In May I decided to visit the Church Croft site at Puttenham before the summer growth covered too much of the area. As it turned out I needn’t have worried, the small field (approximately 100 metres square), where the 19 Druid Mile point on the Deerleap Line sat, had recently been ploughed and the ground was clear and open. It is strange that it is the only plot of cultivated ground in a mixed deciduous woodland. This is an area of orange sandy soil which showed evidence of having been the site of a maize crop from last year.
I navigated with my hand-help Garmin GPS to the coordinates of the point on the eastern side of the field and found myself to be in a patch of distinctly grey sandy soil about twelve metres in diameter. In the above photograph it can just about be seen in the centre of the view. Nothing could be found to differentiate it fro the surrounding orange soil.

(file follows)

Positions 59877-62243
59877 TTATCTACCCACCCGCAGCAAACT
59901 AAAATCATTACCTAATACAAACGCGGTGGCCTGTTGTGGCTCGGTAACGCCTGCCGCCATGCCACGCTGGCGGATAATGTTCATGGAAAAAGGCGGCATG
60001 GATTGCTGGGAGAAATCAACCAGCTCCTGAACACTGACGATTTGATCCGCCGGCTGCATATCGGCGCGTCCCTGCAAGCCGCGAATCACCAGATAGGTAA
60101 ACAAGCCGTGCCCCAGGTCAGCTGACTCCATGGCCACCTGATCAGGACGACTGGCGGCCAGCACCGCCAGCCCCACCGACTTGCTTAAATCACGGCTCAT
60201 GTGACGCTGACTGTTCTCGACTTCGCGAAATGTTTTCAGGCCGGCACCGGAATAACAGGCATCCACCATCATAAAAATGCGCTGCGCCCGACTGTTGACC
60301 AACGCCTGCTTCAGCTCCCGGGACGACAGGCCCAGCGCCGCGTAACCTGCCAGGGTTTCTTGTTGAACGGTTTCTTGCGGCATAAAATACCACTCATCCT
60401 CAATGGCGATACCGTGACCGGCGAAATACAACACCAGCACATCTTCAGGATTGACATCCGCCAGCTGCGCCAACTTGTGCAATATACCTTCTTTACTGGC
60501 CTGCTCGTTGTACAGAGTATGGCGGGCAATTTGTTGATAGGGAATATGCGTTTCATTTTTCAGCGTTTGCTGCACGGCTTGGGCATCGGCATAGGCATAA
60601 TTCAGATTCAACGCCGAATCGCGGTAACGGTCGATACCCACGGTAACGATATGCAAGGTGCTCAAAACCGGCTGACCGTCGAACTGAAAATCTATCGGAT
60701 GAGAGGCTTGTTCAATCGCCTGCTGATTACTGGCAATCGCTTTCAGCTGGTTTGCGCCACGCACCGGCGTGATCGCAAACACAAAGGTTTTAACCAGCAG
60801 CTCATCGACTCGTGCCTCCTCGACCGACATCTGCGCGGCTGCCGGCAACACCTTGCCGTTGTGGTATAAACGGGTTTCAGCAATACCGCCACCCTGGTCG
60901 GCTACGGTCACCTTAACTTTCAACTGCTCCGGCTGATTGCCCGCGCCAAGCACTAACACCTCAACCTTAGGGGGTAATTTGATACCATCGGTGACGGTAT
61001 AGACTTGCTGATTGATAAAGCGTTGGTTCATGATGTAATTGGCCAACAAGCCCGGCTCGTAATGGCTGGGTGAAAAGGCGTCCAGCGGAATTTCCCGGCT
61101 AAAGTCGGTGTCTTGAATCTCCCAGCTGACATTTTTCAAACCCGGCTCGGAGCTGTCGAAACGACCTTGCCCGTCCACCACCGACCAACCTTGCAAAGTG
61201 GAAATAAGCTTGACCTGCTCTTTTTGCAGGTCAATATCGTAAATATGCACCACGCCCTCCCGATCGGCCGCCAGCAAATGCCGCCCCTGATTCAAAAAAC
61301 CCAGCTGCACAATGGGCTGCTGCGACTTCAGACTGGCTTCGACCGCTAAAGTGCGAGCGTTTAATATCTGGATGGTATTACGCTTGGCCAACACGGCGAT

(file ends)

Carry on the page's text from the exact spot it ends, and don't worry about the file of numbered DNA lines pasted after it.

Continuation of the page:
Although now partly obscured by the tree line on the boundary the site was found to be in a good position to see down the valley towards Puttenham.
A substantial scattering of worked flint, including a hammer stone, was evident as I walked this side of the field, and I am sure that with more time and effort I could have amassed a substantial collection. But as I was trespassing (I did not know the identity of the land owner) I was reluctant to spend too much time there.
A close examination of Google Earth, using historical Imagery, did not reveal anything of interest and LIDAR was no help. It would be most interesting to have a ground penetrating radar survey carried out.